- The Washington Times - Thursday, August 13, 2009

Public support for the Obama administration’s sweeping government health care reforms is declining as opponents continue to pack congressional town-hall meetings with some analysts suggesting the president may have to settle for more modest legislation.

Public-policy analysts say that nearly two weeks of intense and often angry town-hall debate back home during August recess has thrown the White House on the defensive and turned its hopes for a full-blown overhaul of the health care system into a steeper climb.

“Publicity attached to town halls has kept the administration from framing the debate to its advantage. They have their work cut out for the rest of the month,” said Thomas E. Mann, senior analyst in governance studies at the liberal Brookings Institution.

But Mr. Mann said he still believes “a modest health reform bill, passed exclusively by Democrats, with [Maine Sen. Olympia J.] Snowe the only possible Republican vote in support, will clear Congress by the end of the year. But there will be many ups and downs before getting there.”

By “modest,” Mr. Mann said he meant without Mr. Obama’s proposal for a government program to cover the uninsured, “or at most a contingent, constrained, or nonprofit version.”

White House health care czar Nancy-Ann DeParle suggested last month that the president may be willing to compromise on a public plan, though the White House said Mr. Obama still stood by his original proposal.

Nevertheless, polls show there has been significant deterioration in the public’s once sizeable support for the administration’s reform plans as details emerged about what was in the pending House bill that Democratic leaders expect to bring up for a vote when Congress returns after Labor Day.

A Gallup Poll released Tuesday said it found that “about the same percentage (35 percent) would tell their congressional representative to vote for a new health care reform bill when Congress reconvenes in September as say they would tell their representative to vote against such a bill (36 percent).” The rest, 29 percent, had no opinion either way.

A Rasmussen poll said overall support for the bill had dropped to a new low of 42 percent, with 53 percent now opposed, up nine points since June.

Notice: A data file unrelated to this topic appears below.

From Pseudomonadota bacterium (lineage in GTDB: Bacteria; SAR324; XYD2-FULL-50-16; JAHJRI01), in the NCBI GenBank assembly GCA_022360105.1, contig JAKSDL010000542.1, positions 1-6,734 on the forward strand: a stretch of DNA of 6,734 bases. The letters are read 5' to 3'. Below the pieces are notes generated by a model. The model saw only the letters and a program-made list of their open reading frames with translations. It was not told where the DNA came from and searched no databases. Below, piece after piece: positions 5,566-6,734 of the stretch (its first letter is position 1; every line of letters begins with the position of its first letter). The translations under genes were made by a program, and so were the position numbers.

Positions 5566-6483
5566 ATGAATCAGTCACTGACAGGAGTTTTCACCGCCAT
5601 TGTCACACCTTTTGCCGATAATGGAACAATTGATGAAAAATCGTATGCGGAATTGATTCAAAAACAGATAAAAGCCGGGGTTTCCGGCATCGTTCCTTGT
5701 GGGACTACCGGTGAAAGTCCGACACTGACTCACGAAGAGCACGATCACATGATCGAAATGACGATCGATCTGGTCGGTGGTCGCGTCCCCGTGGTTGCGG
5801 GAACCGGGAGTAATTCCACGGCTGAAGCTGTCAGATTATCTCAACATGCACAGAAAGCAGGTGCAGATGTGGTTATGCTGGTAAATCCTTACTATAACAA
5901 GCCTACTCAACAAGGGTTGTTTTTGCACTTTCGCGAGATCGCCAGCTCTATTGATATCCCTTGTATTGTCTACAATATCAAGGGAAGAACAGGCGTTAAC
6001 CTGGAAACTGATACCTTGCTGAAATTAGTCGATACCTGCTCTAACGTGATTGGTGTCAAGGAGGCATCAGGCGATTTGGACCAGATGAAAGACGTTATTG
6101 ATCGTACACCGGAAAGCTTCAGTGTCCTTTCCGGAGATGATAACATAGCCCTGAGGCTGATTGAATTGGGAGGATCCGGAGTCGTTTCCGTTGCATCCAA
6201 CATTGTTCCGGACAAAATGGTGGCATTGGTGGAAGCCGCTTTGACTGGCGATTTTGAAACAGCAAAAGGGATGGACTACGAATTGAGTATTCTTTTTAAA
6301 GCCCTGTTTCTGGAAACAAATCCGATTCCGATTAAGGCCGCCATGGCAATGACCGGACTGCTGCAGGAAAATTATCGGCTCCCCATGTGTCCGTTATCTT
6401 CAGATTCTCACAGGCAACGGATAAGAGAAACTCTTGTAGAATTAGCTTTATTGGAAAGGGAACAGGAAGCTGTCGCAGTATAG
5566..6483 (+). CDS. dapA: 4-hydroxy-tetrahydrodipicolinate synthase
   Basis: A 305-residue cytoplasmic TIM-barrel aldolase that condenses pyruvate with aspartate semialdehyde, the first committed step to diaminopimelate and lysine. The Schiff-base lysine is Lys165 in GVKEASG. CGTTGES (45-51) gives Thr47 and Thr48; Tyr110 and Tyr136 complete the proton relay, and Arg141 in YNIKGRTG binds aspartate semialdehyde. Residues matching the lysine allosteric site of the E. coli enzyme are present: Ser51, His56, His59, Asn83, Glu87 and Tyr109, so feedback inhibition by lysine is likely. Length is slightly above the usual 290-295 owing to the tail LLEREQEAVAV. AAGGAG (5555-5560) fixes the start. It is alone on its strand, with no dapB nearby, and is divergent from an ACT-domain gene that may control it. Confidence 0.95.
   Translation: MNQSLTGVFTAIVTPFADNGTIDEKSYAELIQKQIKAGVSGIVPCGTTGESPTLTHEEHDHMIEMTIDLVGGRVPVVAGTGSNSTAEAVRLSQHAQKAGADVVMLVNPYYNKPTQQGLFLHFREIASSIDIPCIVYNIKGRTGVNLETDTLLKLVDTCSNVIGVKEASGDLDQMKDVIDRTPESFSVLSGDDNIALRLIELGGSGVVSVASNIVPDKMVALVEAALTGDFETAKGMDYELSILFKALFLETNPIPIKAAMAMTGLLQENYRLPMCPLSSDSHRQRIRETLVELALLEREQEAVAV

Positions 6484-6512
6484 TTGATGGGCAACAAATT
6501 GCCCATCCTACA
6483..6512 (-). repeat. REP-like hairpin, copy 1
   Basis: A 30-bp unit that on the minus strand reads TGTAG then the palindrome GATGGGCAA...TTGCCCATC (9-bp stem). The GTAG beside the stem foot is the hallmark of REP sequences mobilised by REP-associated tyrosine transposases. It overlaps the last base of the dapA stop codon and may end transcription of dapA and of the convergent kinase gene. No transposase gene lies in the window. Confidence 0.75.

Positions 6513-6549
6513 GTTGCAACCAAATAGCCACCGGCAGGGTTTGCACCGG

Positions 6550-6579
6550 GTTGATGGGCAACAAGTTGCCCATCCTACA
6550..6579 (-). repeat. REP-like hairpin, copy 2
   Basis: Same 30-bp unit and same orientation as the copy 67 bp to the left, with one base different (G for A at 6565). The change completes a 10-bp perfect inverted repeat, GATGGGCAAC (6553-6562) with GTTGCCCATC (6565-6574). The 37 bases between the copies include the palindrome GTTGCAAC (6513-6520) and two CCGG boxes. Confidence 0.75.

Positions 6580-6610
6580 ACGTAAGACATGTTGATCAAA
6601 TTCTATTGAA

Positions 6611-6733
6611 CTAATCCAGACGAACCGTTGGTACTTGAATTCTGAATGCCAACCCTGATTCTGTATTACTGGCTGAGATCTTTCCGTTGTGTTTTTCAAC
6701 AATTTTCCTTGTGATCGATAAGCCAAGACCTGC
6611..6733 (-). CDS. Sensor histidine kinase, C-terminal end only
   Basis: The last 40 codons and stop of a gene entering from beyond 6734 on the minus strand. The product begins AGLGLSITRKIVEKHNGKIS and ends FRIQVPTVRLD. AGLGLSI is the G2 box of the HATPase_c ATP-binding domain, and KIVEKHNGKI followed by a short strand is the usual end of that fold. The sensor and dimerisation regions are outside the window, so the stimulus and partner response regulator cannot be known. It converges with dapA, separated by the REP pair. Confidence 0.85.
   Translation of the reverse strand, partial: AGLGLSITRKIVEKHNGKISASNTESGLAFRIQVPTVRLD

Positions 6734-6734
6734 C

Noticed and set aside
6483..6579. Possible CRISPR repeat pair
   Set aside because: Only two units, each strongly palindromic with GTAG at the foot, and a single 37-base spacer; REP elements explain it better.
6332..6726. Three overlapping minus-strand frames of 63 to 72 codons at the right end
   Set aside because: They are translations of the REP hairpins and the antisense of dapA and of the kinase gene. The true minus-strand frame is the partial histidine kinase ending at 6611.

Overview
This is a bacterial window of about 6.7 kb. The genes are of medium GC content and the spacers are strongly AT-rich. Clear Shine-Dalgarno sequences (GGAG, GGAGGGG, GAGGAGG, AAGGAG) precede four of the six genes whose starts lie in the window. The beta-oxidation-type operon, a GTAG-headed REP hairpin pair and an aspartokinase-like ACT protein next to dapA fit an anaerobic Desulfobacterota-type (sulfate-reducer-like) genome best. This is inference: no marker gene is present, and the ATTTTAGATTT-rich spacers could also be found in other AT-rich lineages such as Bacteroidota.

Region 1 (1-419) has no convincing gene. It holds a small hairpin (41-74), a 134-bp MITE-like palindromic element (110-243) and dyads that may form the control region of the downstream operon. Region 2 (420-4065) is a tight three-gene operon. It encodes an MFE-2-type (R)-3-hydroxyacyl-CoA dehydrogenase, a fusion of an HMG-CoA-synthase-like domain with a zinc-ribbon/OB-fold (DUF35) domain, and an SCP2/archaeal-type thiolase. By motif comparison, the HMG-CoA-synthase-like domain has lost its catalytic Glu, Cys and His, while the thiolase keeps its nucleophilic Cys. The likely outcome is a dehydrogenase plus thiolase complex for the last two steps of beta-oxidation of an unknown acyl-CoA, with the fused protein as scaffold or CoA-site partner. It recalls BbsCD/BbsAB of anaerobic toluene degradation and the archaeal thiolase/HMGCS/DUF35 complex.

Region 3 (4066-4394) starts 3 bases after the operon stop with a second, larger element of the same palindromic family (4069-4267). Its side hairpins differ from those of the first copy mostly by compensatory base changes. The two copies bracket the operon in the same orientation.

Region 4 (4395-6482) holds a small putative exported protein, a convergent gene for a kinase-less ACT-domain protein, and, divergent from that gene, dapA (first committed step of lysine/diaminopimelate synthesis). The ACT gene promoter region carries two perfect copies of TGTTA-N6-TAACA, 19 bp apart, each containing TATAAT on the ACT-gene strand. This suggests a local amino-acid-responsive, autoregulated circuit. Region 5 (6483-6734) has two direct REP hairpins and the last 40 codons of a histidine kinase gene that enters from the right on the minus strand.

Health care analyst Grace-Marie Turner, president of the conservative Galen Institute, says “the president has little choice but to throttle back his plans.”

But in her daily blog that tracks the course of the health care battle, Ms. Turner said that Democrats “will not easily let go of the ‘public plan,’ which would anger Mr. Obama’s supporters on the left. It is very likely too late for the president to shift his stance on reform,” she wrote Tuesday.

That appears to be the dominant, or at least loudest, view being strongly expressed at town-hall meetings across the country that some analysts think could effectively decide the fate of health care before lawmakers return in September.

Initially, the White House and Mr. Obama’s Democratic allies struck back at angry protesters for disrupting the meetings, calling them “mobs,” “extremists” and “thugs,” and said the protests were “manufactured” and did not represent a majority of the country. House Speaker Nancy Pelosi and Majority Leader Steny H. Hoyer, in a USA Today column Monday called them “un-American.”

But the White House and Democrats noticeably softened their tone this week and embraced “vigorous debate” when it appeared the pitched battle over the town-hall meetings was drowning out their message on health care as public support was plummeting.

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